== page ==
As a general rule, gifts you make during your lifetime will not be included in your estate at your death. There are exceptions for gifts made within three years of your death. Generally, if the asset is not in your name when you die, then it’s not taxable as part of your estate. Therefore, it has always been a smart estate planning attorney’s maxim to counsel clients to avoid estate taxes by giving gifts during their lifetime to the people that would otherwise inherit their estate.
by Darren Baldo
The attorney’s challenge is usually three-fold: (1) convince the client to part with their money (never easy); (2) ensure the gift doesn’t create any unwanted gift tax liability; and (3) maximize estate tax savings. Because of the recent changes in the federal gift and estate tax laws, gifts in higher amounts can be given without worrying about gift tax. The old federal gift tax law provided that a person could give away up to $1 million in gifts during that person’s life without incurring any gift tax. Under the old law, the donor had to pay a tax for gifts that exceeded the $1 million lifetime exemption. The new law provides for a $5 million exemption for the next two years.
Last month, President Obama signed into law the Tax Relief, Unemployment Reauthorization and Job Creation Act of 2010. Under this new law, the following changes were made to the old federal estate and gift tax laws for the next two years:
1. Maximum 35% rate for federal estate tax, gift tax and GST tax (old maximum rate was 55%).
2. $5 million federal ESTATE tax exemption (old exemption was only $1 million).
3. $5 million federal GIFT tax exemption (old exemption was only $1 million). The used exemption decreases the estate tax exemption dollar for dollar.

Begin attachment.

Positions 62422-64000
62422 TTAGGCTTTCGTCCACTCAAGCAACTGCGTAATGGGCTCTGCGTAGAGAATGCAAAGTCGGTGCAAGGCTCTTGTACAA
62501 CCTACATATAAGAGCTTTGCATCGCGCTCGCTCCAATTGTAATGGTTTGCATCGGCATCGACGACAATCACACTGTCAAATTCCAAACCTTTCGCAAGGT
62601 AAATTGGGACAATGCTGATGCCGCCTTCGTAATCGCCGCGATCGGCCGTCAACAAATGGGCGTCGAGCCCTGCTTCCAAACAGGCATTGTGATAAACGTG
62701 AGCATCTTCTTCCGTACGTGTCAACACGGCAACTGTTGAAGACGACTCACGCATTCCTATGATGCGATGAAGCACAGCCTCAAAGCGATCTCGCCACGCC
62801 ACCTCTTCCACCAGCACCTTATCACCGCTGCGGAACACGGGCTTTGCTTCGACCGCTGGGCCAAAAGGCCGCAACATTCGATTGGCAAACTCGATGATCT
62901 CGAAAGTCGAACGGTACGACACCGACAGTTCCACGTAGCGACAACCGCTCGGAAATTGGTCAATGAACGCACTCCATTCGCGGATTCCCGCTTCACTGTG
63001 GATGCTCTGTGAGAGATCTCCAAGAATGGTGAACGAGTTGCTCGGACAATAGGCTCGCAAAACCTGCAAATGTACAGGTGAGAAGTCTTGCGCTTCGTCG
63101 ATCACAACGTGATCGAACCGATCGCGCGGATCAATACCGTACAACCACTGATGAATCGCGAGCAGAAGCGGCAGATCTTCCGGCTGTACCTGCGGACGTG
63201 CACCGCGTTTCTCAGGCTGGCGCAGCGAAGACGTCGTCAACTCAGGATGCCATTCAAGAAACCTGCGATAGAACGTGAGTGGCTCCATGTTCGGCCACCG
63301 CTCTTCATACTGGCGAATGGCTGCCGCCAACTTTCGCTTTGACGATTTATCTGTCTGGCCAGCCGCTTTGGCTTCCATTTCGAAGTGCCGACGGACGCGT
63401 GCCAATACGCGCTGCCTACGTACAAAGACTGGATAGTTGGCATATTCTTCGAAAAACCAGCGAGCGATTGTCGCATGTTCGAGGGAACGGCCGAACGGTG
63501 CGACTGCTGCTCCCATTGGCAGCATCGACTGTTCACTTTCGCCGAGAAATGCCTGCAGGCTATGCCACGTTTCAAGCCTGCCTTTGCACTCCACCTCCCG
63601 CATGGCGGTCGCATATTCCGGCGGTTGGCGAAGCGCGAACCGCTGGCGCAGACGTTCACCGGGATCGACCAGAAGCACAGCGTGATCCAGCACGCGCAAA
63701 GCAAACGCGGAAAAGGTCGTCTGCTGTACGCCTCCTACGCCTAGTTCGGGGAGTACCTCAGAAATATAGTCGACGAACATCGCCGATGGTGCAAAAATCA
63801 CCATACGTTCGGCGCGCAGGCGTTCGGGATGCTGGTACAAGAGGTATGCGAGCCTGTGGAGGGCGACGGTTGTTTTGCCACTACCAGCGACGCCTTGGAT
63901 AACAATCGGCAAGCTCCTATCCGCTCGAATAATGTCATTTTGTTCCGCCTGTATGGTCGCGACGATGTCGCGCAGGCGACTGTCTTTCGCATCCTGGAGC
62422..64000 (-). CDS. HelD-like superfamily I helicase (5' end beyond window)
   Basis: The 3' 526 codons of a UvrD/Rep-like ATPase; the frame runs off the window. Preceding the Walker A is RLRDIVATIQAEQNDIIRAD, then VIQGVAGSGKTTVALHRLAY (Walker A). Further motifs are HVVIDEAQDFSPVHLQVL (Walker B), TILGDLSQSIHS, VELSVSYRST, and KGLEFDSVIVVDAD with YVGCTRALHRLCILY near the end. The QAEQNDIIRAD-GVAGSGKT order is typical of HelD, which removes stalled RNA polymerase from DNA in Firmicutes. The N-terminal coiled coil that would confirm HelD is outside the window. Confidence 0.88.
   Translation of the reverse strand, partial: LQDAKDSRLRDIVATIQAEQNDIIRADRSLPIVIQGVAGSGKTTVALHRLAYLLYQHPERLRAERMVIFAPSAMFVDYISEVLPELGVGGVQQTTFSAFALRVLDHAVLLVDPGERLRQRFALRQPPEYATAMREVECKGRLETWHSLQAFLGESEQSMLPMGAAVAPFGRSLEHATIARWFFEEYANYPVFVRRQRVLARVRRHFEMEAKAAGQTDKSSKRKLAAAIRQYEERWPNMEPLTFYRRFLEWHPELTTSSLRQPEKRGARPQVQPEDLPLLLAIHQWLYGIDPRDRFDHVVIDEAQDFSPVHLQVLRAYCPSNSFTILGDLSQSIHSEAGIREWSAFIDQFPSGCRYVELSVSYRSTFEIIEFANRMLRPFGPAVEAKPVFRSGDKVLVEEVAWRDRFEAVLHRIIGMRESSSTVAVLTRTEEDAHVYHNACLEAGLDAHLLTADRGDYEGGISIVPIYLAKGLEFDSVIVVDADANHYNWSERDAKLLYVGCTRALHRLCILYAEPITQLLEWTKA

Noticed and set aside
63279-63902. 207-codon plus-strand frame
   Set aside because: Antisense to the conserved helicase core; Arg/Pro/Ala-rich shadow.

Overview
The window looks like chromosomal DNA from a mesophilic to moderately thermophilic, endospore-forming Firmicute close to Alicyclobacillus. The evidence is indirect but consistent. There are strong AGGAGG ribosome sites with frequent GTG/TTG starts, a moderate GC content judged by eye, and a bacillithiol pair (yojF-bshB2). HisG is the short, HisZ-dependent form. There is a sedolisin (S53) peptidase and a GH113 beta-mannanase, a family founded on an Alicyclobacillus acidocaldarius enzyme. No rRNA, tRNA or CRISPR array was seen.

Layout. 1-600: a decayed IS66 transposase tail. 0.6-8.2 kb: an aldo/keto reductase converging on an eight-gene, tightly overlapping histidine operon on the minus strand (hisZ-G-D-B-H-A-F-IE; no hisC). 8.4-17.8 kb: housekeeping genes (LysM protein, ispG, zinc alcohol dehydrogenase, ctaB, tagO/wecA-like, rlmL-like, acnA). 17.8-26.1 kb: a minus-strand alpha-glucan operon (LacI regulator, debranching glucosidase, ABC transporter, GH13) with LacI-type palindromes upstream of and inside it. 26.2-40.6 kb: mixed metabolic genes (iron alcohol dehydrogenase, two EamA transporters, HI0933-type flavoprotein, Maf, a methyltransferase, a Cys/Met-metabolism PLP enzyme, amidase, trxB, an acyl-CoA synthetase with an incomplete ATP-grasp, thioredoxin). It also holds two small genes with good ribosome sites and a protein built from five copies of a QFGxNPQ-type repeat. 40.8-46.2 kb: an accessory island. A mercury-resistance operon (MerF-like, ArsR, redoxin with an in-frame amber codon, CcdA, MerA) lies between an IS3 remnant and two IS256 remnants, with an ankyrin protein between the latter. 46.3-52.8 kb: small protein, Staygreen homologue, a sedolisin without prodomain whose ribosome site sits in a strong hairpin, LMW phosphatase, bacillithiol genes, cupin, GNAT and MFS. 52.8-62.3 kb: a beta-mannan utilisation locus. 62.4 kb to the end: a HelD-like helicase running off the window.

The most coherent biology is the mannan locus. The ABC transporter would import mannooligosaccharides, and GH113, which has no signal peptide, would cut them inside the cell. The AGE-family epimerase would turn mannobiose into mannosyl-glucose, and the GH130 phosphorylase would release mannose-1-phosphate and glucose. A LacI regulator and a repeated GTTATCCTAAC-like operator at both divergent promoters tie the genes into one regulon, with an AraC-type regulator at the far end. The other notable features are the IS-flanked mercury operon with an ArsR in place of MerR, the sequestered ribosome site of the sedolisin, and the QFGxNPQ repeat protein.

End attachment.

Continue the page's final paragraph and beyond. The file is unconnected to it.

4. $5 million Generation-Skipping Transfer (GST) tax exemption for gifts directly to grandchildren (old exemption was only $1 million).
5. Portability of $5 million ESTATE exemption between spouses, which gives married couples up to $10 million in aggregate exemptions automatically (old law had no portability feature).
6. Step-up basis in assets at death to fair market value (old law had modified basis rules).
This new law significantly changes the estate planning landscape for the next two years. Because the new federal gift and estate tax exemptions are a generous $5 million each per person, and the federal estate tax exemption is $10 million per married couple, most people will not have a federal gift or estate tax for the next two years.
But estate planning is done not only to save federal estate and gift taxes. Estate planning is also done to save New Jersey estate taxes.The salient features of the New Jersey Estate Tax and Inheritance Tax are as follows:
1. Maximum 16% rate for Estate Tax and Inheritance Tax.
2. $675,000 exemption for NJ Estate Tax.
3. All transfers to the following beneficiaries are exempt from Inheritance Tax: spouse, charity, parents, children, and grandchildren.
4. $25,000 exemption for NJ Inheritance Tax if transferred to Class C beneficiary (sibling, wife or widow of son of decedent or husband or widower of daughter of decedent).
5. No gift tax.
Again, NJ does not have a gift tax. But NJ has an Estate Tax and Inheritance Tax with tax rates of up to 16%. Therefore, a very high amount of NJ Estate Tax and NJ Inheritance Tax could be avoided by gifting up to $5 million (the amount of the new federal exemption) over the next two years and getting that money out of your estate.
Darren M. Baldo, Esq., CPA, LL.M. is an attorney focusing in the areas of estate planning, estate administration, estate litigation, commercial and real estate transactions and litigation, bankruptcy, collections and employment law. For more information, please visit www.dbaldolaw.com or call his office at 609-799-0090.